Independent report finds no differences to suggest higher risk to health safety from GE foods than non-GE counterparts.
Genetically engineered (GE) crops present no more risk to human health than conventionally bred crops, according to a comprehensive new report by the US National Academies of Sciences, Engineering and Medicine.
The 388-page report, based on the analysis of more than 1,000 studies on the use and effects of GM crops since the technology emerged in 1980s, also said there is some evidence that GE crops have some benefits to human health.
"The committee concluded that no differences have been found that implicate a higher risk to human health safety from these GE foods than from their non-GE counterparts," say the authors of the independent report, which was released on Tuesday,.
"There is some evidence that GE insect-resistant crops have had benefits to human health by reducing insecticide poisonings and decreasing exposure to fumonisins."
GE plants are grown from seeds engineered to resist insecticides and herbicides, add nutritional benefits and improve crop yields.
Corn, cotton, potatoes and wheat are among many other crops grown in the US that are being genetically modified.
The authors accepted that the design and analysis of many animal-feeding studies were not optimal, but said "the large number of experimental studies provided reasonable evidence that animals were not harmed by eating food derived from GE crops".
They also pointed out that the evolution of resistance in both insects and weeds caused by growing GE crops has become "a major agronomic problem".
The scientists said this negative effect can be avoided by better management of farmland.
The science advisory board also acknowledged in its report that it is unclear whether the genetical engineering technology has actually increased crop yields, as many scientists and industry specialists have previously claimed.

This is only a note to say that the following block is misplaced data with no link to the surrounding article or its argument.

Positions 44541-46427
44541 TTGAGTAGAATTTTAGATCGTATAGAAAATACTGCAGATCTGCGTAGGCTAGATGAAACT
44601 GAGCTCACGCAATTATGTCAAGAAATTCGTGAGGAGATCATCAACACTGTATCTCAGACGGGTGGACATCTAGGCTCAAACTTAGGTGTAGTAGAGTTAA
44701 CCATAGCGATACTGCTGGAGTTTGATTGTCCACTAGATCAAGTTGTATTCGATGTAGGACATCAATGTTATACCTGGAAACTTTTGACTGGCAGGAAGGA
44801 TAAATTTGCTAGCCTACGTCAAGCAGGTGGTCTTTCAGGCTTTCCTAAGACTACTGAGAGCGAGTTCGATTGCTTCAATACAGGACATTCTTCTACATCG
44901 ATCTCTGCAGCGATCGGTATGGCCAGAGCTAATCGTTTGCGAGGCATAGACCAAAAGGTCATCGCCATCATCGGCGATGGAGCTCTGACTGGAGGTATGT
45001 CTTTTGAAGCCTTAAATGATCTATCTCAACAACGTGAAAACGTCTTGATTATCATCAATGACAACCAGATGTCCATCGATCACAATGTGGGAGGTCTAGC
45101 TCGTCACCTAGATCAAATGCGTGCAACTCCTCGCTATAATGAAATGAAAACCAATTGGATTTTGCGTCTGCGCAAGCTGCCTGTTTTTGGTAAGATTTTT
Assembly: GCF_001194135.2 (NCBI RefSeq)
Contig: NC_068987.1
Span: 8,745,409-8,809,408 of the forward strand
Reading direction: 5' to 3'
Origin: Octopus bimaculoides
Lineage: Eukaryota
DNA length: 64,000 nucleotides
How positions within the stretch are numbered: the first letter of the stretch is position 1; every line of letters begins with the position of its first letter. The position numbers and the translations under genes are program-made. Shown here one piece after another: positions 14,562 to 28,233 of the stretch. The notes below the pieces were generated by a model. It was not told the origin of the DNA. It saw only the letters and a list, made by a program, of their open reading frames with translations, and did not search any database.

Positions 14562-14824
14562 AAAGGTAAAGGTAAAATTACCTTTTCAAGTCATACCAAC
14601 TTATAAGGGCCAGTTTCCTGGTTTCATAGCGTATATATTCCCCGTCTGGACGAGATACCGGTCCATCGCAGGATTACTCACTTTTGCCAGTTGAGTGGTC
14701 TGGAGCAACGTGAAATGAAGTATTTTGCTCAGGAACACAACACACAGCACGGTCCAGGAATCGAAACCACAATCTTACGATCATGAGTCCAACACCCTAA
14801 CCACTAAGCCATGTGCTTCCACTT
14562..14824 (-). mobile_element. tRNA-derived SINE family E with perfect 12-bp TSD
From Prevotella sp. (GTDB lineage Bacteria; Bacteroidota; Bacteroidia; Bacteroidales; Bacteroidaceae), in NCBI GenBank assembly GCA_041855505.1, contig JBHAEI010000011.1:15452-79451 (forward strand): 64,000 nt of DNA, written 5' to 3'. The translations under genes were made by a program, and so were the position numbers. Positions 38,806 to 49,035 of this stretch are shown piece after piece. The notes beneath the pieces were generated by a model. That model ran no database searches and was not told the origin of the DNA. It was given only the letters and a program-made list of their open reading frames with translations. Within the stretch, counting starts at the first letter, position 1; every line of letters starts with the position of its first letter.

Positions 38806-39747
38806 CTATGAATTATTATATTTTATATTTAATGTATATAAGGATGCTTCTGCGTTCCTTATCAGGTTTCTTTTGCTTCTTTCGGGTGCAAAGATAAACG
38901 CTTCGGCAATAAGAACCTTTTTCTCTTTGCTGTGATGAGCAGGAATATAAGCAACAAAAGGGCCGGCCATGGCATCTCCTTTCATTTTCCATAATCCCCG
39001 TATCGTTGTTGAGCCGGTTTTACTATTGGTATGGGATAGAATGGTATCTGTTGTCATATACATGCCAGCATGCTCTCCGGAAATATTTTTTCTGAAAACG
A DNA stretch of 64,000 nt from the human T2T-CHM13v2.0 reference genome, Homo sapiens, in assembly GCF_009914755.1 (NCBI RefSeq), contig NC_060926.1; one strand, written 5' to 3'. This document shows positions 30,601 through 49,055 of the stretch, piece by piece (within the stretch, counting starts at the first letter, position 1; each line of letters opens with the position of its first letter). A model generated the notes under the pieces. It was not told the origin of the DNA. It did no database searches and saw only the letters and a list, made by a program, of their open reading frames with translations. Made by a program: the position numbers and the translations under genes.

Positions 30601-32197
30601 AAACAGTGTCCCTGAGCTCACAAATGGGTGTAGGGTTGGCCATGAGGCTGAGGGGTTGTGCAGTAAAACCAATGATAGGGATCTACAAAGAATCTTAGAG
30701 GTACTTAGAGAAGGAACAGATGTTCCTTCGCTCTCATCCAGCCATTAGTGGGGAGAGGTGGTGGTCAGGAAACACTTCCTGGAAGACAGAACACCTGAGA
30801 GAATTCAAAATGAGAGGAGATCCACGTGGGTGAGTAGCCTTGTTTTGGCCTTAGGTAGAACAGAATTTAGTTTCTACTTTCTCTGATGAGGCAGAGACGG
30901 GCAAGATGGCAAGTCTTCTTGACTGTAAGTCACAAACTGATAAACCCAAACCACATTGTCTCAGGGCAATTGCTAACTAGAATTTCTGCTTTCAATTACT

"There is disagreement among researchers about how much GE traits can increase yields compared with conventional breeding," the report said.
"Although the sum of experimental evidence indicates that GE traits are contributing to actual yield increases, there is no evidence from USDA data that they have substantially increased the rate at which US agriculture is increasing yields."
The authors recommended that "new varieties (of crops), whether genetically engineered or conventionally bred, be subjected to safety testing if they have novel intended or unintended characteristics with potential hazards".
While providing a detailed map of the research on GE crops in the last two decades, the report avoided to dive in to the controversial issue of whether GE food should be labelled.
Some believe they can lead to health problems and harm the environment.
Opponents have pushed for mandatory labelling, though the federal government and many scientists have long been saying that the technology is safe.
The report's authors said labels are not needed for food safety reasons, but could used for transparency.
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|Allen L. Jasson|